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Cognati – Inferno World
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An Inferno World Novel
I’m alone. All alone.
Uncle Charles is a real man. A strong, commanding man. Someone who teaches his two children how they must present themselves in this hard, confusing world.
His world isn’t like mine, though.
Rather than shy away from his unusual teachings, I thirst for them.
Most men want to be like their father when they grow older.
And when he is no longer able to teach, I have a few lessons of my own…
Cognati is an Inferno World story that follows a young man named Luke Greene, or later known as Pater, just after the book Sparks and before the book Inferno by Yolando Olson. This book is written to fit in her world and is based on the character she created but may stand completely on its own. However, you’ll most certainly want to dive into Inferno after reading Cognati to see what the devious, yet oddly charming Pater, is up to next…if you dare.
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The black vinyl in my grip remains pristine despite the continuous abuse it takes at my hand. A learned behavior from my mother. Repetition is beautiful and necessary. It conditions the mind and the soul. Something as simple as a record that plays on repeat can teach the heart to beat the same way every day.
And that is what I do.
I beat in the same thump-thump-tha-thump way because she taught me to.
Steady. Steady. Steady.
The world around you grows unfocused so that what’s in front of you becomes clear as a shard of glass in your palm. Nothing else matters.
I stare at the record and smile. It’s her favorite one. There was a time when I’d even dance with her to our song. Hold Mom close and nuzzle my nose in her soft hair.
She’s too fragile now.
At one time, she was in mind and spirit, and now she is in body too.
My heart breaks again and again and again.
As steady as the pounding of my heart.
The breaking is a constant and as repetitious as the breaths I take. The grumbles in my stomach. The weight that sheds from my emaciated body.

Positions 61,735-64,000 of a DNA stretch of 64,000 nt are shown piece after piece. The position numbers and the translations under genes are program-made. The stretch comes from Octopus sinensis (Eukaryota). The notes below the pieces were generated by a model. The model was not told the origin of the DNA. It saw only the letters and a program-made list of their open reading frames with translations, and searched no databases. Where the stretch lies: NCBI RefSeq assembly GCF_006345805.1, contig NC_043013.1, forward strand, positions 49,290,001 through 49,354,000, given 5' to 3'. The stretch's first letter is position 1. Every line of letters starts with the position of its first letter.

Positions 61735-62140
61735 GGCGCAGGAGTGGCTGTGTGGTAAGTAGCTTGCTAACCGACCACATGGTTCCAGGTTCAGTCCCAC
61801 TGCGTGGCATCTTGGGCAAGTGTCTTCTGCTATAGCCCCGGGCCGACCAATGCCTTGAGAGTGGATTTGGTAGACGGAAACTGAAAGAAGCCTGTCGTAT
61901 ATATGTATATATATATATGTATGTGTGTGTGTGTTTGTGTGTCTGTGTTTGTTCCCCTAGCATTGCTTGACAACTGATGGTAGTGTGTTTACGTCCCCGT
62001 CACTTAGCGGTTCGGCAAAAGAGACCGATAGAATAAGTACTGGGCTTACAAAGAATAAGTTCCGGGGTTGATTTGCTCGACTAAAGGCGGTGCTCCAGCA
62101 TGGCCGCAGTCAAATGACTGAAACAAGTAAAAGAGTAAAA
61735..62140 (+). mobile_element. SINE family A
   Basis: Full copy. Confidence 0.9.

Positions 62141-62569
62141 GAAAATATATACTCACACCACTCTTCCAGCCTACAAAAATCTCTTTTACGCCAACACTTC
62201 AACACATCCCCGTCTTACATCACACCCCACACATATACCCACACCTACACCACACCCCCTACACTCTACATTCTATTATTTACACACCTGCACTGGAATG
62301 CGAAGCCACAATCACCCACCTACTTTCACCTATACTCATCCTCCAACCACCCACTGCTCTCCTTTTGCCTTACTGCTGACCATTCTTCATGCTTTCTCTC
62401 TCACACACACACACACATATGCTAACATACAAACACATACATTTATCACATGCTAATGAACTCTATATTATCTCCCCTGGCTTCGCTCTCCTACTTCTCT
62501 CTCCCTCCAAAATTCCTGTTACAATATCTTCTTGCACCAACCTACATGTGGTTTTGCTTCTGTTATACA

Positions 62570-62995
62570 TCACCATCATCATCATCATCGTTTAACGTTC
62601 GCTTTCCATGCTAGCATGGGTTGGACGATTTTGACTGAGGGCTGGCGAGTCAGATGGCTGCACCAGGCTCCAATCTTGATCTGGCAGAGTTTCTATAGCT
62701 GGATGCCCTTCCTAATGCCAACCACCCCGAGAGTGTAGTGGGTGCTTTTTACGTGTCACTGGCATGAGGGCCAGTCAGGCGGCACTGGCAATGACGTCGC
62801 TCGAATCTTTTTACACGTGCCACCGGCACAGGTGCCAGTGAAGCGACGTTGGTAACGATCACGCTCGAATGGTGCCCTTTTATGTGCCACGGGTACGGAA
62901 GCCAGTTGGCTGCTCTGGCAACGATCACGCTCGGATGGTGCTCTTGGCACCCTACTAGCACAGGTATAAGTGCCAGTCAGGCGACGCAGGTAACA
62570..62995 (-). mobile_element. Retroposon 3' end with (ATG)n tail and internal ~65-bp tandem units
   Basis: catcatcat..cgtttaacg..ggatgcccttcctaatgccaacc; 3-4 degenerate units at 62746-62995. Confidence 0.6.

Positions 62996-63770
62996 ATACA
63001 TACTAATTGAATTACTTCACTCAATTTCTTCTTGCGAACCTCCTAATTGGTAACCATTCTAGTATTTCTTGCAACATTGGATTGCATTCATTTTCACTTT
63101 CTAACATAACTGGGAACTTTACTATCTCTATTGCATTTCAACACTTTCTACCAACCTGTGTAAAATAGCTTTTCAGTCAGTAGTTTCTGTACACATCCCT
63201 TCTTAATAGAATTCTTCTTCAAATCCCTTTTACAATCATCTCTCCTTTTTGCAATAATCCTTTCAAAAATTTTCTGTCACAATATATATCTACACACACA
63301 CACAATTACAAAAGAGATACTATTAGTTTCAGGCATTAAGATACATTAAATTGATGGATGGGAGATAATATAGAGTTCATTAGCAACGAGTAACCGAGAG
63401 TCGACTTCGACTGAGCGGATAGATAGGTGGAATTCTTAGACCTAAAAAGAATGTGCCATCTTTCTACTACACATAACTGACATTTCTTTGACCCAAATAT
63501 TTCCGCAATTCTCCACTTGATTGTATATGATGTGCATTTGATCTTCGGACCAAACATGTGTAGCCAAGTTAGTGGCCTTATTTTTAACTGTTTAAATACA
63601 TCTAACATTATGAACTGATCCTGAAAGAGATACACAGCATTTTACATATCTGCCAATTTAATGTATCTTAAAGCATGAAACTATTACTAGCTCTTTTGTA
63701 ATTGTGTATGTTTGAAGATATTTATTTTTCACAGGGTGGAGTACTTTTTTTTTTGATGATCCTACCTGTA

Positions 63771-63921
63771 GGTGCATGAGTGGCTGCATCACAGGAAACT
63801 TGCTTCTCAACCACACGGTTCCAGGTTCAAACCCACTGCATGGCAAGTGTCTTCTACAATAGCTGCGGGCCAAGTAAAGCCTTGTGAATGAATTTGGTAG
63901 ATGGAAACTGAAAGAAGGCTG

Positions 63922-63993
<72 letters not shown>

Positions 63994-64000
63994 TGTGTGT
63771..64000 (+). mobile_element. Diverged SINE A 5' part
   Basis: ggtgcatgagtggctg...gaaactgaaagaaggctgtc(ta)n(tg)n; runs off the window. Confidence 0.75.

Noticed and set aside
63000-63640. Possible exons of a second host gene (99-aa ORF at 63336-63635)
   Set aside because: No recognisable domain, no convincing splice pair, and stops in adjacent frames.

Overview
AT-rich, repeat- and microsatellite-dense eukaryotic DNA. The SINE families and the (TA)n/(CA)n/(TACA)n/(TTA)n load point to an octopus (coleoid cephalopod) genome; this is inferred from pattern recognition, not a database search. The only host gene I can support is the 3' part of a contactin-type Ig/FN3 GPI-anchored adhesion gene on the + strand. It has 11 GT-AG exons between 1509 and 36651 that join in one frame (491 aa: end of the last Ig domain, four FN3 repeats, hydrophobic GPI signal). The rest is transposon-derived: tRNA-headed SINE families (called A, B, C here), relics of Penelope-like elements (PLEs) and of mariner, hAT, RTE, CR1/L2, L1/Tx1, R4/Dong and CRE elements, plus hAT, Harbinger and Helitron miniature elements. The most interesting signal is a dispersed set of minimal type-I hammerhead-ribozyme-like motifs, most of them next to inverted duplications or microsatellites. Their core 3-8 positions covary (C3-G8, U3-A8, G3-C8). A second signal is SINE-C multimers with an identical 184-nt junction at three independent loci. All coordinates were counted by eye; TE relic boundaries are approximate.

Every day is the same.
Though not for long. The neighbors have noticed my tricks and they’ve managed to have the water shut off. It won’t be long before the electricity goes too. I could go to the diner—Mom’s favorite one—and seek out familiar faces in hope of receiving their help, but I won’t.
“I’ll be back,” I promise Mom, toying with a strand of her long blond hair.
We don’t discuss why I’m leaving in the first place.
I’m a failure. I tried and I failed. Mom took care of me, but I’m unable to take care of her. I’m no man. Nothing more than a boy pretending to be one. Eighteen years on this earth and I have nothing to show for myself. I’m fading away and I can’t even care for her like she cared for me.
The bitter tears of disappointment burn in my eyes, but I blink them away to smile at Mom. She loves it when I smile now. At one time, my smiles reminded her too much of my father. But I’m not him. I’m my own man. Boy. One day I’ll be stronger and better than he ever could be. And then I’ll come back to her as a man. I’ll show her I have it in me. I can be a good man.
With a heavy sigh, I lift the wooden lid of the record player and secure it with the foldout bar. I place her favorite record onto the device and then lift the needle. Carefully, I set it down on the edge and then turn the power on.
Always the same.
It makes the hairs stand up on my arms and a small shudder of anticipation ripple through me. Then, like a sad sigh, the piano begins playing. Moments later, the voice of an angel sings out “Ave Maria” composed by Franz Schubert.
The stress and self-doubt bleeds from me. I’m reminded that I’m a good boy. I’m doing the right thing. Mom knows this. That’s why she doesn’t argue the matter. These days, her mind makes perfect sense. I understand her now.
“You shouldn’t dance,” I chide, noticing the playful way she holds her head tilted just so to one side. She’s missing the smile I used to love, but it’s not necessary in this moment.
A laugh escapes me. It’s been far too long.
“I could hurt you,” I explain, though we both know she’ll win.
She doesn’t let up and continues to look my way. Waiting. A good boy doesn’t disappoint his mother. Not anymore.
“One last dance.” I chuckle for both of us. “I’ll be gentle, Mom.”
Life has a way of sucking the soul out of you. My poor mother has been its victim for far too long. She deserves peace. I believe this because I’m a good son. A terrible son would wallow in the horrible things she did when she wasn’t well and argue that she deserves something awful. Those things are in the past. She wasn’t right then. It wasn’t her fault. I’ve forgiven her.
I kneel in front of her on the sofa and push a strand of her blond hair from her face. Easily, I hoist her frail body into my arms. She weighs next to nothing lately. I may be half starved, but I will always be able to carry my mother. It’s a son’s duty in life. Why we eventually grow to be strong men.
The singer is belting out her beautiful words and I sway to the music with Mom in my arms. I kiss her forehead. I’m going to miss her so much.
We dance and dance and dance until the song ends. I’m conned into one more dance. This one is surely the last. I’ll need to leave soon. The hunger is a gnawing beast that eats me alive from the inside out and if I have any hopes of surviving so I can come back to Mom, I need to leave. To find him. To grow strong again.